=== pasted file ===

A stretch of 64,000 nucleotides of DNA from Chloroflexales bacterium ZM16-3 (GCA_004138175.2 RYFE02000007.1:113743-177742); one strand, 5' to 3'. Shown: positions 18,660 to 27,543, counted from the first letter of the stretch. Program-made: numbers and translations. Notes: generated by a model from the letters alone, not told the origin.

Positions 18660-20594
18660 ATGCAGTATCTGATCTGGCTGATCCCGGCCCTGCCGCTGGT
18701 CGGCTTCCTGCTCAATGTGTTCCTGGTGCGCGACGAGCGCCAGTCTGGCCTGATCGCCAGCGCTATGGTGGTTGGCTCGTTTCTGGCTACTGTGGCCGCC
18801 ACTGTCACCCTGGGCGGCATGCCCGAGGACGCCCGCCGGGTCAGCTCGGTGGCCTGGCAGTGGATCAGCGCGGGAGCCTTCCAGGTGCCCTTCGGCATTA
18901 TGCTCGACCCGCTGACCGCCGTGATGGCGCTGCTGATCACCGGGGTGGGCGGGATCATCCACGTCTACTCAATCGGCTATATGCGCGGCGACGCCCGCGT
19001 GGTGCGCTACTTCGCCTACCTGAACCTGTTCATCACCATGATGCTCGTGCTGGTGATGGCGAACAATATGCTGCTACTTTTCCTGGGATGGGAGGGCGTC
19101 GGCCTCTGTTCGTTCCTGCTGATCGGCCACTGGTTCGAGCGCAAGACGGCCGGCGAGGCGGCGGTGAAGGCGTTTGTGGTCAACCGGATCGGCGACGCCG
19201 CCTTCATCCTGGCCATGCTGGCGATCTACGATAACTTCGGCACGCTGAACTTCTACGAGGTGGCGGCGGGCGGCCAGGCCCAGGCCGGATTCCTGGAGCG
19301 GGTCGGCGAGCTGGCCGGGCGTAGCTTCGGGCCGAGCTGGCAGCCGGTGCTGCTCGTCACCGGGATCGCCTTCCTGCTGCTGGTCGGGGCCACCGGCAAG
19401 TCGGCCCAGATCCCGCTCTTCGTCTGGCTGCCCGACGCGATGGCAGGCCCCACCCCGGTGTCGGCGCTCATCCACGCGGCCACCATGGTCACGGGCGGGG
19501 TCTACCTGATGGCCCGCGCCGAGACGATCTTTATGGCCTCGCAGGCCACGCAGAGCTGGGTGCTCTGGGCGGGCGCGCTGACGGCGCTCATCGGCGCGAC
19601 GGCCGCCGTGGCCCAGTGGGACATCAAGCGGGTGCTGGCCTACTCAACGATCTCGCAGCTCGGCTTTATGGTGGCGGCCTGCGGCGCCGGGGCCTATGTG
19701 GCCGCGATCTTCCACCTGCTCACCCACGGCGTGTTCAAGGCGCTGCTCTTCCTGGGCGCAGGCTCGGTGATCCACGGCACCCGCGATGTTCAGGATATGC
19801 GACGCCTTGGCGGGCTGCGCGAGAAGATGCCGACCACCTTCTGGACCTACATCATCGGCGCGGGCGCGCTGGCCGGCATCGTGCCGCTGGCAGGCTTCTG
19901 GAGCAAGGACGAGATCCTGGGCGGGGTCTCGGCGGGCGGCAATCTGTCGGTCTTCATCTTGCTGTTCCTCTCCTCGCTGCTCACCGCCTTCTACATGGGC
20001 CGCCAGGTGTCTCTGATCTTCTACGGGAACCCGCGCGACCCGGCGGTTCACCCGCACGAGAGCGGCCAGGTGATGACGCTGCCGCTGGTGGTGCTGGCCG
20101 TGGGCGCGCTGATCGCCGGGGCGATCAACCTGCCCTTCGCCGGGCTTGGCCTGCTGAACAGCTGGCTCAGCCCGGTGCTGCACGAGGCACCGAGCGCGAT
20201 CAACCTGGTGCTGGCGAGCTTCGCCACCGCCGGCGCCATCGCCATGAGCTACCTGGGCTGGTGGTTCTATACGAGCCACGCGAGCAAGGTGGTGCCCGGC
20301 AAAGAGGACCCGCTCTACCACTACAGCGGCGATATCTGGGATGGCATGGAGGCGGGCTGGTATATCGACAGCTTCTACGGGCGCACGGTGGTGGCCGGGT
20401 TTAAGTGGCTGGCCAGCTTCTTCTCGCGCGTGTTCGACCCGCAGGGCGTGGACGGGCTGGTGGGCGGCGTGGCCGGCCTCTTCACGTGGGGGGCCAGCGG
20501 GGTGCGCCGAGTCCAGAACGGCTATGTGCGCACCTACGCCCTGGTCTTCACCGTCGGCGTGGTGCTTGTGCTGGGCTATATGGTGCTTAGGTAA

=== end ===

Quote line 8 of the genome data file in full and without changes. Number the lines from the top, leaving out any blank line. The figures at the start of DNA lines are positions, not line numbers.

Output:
19101 GGCCTCTGTTCGTTCCTGCTGATCGGCCACTGGTTCGAGCGCAAGACGGCCGGCGAGGCGGCGGTGAAGGCGTTTGTGGTCAACCGGATCGGCGACGCCG